Though he bounced back with more than 2,100 receiving yards the next two years, this season was when the 6-foot-2 target cemented himself as arguably the top receiver in the NFL. He became the first receiving “triple crown” winner (the leader in receptions, yards and touchdowns) since 2005.

Cooper Kupp, arguably the Rams’ MVP all season, came up big against the Buccaneers with two receptions in the last minute to set up the game-winning field goal.

This postseason, the expert route runner has continued to hit even more highs, hauling in 386 yards and four touchdowns in the Rams’ three playoff games. He also became the first receiver in NFL history to amass more than 2,000 yards in a year, regular season and playoffs combined.

“He’s just a special player,” McVay said after the game Sunday. “We would have no chance of being here without Cooper Kupp.”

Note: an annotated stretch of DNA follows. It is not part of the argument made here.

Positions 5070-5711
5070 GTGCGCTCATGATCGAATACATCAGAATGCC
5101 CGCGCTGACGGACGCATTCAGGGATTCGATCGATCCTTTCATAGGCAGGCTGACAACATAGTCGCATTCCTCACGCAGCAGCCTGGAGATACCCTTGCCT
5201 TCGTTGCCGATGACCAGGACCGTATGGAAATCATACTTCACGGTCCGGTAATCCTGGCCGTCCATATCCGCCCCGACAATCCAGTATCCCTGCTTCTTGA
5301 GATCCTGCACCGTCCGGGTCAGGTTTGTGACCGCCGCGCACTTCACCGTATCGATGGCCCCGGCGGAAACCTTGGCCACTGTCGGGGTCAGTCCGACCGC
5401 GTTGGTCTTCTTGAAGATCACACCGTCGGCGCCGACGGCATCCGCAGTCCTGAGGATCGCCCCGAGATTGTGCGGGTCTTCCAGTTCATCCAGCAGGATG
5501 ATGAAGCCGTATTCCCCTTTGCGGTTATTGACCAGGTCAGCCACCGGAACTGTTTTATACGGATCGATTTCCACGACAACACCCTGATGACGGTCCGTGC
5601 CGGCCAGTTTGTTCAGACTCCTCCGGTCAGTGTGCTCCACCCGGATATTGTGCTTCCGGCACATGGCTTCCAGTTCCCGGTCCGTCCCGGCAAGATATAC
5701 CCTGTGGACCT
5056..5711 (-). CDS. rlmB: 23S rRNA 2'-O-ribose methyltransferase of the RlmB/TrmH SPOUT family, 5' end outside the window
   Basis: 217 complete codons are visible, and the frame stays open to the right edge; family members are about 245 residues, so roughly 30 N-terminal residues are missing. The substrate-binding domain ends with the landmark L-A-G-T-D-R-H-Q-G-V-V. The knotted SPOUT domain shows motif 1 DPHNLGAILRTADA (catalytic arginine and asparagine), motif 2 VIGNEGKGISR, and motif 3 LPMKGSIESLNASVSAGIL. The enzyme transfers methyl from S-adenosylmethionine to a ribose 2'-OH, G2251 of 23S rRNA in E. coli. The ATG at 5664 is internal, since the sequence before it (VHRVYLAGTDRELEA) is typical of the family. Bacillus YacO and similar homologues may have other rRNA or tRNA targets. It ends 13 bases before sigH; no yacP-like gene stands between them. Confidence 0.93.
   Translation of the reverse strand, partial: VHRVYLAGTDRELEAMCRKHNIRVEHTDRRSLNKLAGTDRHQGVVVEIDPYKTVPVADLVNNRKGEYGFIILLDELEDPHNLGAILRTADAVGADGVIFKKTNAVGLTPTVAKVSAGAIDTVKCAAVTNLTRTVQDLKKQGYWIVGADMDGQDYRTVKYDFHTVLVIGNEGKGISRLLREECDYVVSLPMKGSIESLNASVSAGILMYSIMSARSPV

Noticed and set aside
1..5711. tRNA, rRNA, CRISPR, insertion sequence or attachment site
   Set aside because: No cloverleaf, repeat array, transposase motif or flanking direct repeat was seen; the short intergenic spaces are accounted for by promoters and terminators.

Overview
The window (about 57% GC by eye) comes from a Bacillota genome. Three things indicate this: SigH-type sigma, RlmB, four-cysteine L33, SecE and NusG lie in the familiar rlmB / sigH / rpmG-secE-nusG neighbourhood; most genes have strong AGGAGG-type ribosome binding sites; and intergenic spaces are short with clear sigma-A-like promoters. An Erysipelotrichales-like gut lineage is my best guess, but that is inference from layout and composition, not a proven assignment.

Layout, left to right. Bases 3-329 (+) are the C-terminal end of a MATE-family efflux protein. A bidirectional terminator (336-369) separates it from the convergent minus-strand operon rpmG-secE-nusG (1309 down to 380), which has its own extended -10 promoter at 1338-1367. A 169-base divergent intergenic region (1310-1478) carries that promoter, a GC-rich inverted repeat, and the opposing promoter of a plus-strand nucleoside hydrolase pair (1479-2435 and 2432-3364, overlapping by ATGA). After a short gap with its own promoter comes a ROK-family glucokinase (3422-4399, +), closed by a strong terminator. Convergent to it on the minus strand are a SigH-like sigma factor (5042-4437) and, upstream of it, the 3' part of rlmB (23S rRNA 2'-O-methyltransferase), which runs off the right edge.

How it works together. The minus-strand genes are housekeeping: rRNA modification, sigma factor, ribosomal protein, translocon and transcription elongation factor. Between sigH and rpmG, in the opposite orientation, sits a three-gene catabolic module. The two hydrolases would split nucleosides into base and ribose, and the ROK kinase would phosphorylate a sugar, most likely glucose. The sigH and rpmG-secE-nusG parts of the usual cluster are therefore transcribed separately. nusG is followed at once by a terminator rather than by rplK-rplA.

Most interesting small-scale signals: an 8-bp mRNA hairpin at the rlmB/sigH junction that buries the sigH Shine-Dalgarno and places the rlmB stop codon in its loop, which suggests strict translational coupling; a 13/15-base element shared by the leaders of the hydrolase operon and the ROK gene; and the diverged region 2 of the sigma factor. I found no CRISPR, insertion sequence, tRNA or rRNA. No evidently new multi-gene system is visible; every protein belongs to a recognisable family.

Jalen Ramsey

Rams cornerback Jalen Ramsey breaks up a pass intended for Buccaneers receiver Mike Evans on Jan. 23 in Tampa, Fla.
Rams cornerback Jalen Ramsey breaks up a pass intended for Buccaneers receiver Mike Evans in a divisional playoff game on Jan. 23 in Tampa, Fla.
(Robert Gauthier / Los Angeles Times)


Acquired: Traded by Jacksonville Jaguars in 2019 (in exchange for two first-round picks and a fourth-round pick)

As the first of what would become several major big-name additions the Rams have made in recent years, Ramsey’s arrival in 2019 reaffirmed the franchise’s win-now mentality at a crucial point in the team’s trajectory.

After losing Super Bowl LIII to the New England Patriots, the Rams were struggling in 2019 when they acquired Ramsey, the All-Pro cornerback who had become disgruntled with the Jacksonville Jaguars.

Rams cornerback Jalen Ramsey, who will face his former team for the first time, says he is grateful for the time he spent growing with the Jaguars.